before encoding, it is about 300 KB
after encoding using G729 without VAD , the encoded G729 file is still about 300 KB, why isn’t there any compression on bytes?
after encoding using G729 with VAD, the encoded file is about 250KB, only 50 KB smaller?
Besides, according to a post, the first word(two bytes) in the G729 file is 0x6b21, what does this mean?
and the second word is
0x10 this means SID, and it means there are 16 words in each 10 ms frame
0x50 this means VAD on,and it means there are 80 words in each 10 ms frame
0 this means VAD off
so I’m very confused, my questions are
whether I encoded with VAD no without VAD, I noticed the second words are always 0x50, what is the reason?
I know that in a 10 milli-second G711 frame, there are 80 bytes. However, here in G729, the number of bytes are either 32(16 words) or 160(80 words) in a 10 ms frame, it seems to me the G729 compression is worse than G711???
when the second word is 0, what does it mean?
what does 0x6b21 mean
why the size of the G729 file is nearly the same as the .wav files
I don’t know that much about these formats, but I do understand bitrates and their relationship to file size.
Bitrate is kilo_bits_ per second, and (as you probably know) there are 8 bits in a byte. If you know the bitrate and the playing-time, you can calculate (or estimate) file size. Wikipedia says G.729 is 8 or 6.4kbps. Does that agree with your information?
What’s the playing time of your clip? If my calculations are correct… And please double-check this… 300kB @ 8kbps should give you about 5 minutes of audio.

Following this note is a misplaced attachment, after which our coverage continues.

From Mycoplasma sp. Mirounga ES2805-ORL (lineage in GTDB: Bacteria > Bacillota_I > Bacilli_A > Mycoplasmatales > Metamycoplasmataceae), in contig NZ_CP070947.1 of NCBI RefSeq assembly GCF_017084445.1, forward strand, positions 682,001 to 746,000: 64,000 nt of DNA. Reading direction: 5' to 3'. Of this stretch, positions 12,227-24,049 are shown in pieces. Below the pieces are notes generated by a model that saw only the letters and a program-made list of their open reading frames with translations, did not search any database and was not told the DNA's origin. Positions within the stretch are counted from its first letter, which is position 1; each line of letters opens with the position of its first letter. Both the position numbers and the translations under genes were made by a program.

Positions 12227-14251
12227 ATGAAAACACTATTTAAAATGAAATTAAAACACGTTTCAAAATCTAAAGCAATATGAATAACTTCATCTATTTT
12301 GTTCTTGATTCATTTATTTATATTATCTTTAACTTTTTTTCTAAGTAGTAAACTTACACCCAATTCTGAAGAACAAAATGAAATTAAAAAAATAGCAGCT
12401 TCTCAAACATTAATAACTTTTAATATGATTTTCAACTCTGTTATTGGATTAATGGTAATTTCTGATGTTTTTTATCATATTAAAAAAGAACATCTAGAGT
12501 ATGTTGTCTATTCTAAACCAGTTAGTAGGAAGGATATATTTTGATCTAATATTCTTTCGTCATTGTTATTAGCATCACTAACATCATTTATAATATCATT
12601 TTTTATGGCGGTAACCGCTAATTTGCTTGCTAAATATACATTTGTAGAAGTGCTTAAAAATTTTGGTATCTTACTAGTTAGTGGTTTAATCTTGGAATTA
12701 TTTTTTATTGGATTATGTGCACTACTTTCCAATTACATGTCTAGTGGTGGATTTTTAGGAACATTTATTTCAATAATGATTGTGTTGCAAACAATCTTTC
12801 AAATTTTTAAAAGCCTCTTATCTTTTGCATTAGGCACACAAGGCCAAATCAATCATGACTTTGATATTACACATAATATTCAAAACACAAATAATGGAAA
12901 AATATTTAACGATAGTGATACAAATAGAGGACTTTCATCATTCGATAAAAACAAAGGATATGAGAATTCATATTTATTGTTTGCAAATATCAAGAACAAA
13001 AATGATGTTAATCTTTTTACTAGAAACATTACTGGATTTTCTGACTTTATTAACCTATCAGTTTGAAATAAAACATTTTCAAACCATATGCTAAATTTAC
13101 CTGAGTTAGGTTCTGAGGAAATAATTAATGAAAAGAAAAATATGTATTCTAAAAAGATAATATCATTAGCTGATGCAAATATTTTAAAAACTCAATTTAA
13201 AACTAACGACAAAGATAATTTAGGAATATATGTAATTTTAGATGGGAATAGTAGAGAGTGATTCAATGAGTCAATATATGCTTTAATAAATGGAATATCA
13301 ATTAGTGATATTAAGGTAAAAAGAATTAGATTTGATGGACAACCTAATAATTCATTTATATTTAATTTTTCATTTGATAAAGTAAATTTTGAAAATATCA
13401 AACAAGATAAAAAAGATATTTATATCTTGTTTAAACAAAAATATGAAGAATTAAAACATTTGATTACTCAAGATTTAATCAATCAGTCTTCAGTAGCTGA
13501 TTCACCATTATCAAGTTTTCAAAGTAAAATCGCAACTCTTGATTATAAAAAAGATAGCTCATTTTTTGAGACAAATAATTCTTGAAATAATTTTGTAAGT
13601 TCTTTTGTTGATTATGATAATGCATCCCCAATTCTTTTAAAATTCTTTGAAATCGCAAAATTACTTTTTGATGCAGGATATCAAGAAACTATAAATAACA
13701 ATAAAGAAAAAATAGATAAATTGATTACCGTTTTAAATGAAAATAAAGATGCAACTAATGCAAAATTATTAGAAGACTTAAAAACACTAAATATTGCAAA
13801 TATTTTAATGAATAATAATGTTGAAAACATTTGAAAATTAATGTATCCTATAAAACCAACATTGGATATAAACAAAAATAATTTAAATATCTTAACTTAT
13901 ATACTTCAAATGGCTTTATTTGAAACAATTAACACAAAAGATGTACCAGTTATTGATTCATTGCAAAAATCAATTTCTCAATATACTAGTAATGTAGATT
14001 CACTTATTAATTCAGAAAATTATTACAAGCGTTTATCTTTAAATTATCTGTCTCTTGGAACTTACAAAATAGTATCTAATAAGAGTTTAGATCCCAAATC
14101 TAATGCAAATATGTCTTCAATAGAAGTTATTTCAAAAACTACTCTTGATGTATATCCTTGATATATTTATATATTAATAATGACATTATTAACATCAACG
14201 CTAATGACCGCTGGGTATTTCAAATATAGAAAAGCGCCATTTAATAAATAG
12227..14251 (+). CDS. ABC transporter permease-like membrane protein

What’s the bit-depth and sample rate (kHz) of your WAV file (I assume it’s 1-channel mono). From this information you can calculate the bitrate of the original WAV.
You may be trying to achieve heroic compression and bitrate reductions using too small a sample. Modern compression algorithms work by comparing portions of the show to redundant portions so both need not be sent. There are far fewer opportunities to do that in a short clip than a much longer one.
There is another fuzzy rule that modern compression techniques are aggressively front-loaded. You know the H.264 and MPEG4 compressors are doing their job when they take all night to produce a highly compressed, high-quality half-hour show. So if your job is over in a fraction of a second, the tools may be broken or something else may be wrong.
Also a side note, the newer tools also screw up the timer functions. “Expected Time To Completion” starts out deceasing nicely at the beginning of the compression job, and then slows dramatically as the comparison modules kick in. More than one editor has left for lunch confident that the fifteen minute compression job would be done when they got back. An hour later, it’s at 13 minutes and getting slower.
The up side of that process is a perfect-appearing show in a small fraction of the bits.